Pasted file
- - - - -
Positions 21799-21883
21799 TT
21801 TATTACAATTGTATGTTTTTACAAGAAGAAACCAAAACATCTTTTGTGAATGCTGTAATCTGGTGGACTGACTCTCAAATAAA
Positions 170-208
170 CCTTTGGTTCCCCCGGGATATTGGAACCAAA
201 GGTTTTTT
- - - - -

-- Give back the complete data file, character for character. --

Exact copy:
Positions 21799-21883
21799 TT
21801 TATTACAATTGTATGTTTTTACAAGAAGAAACCAAAACATCTTTTGTGAATGCTGTAATCTGGTGGACTGACTCTCAAATAAA
Positions 170-208
170 CCTTTGGTTCCCCCGGGATATTGGAACCAAA
201 GGTTTTTT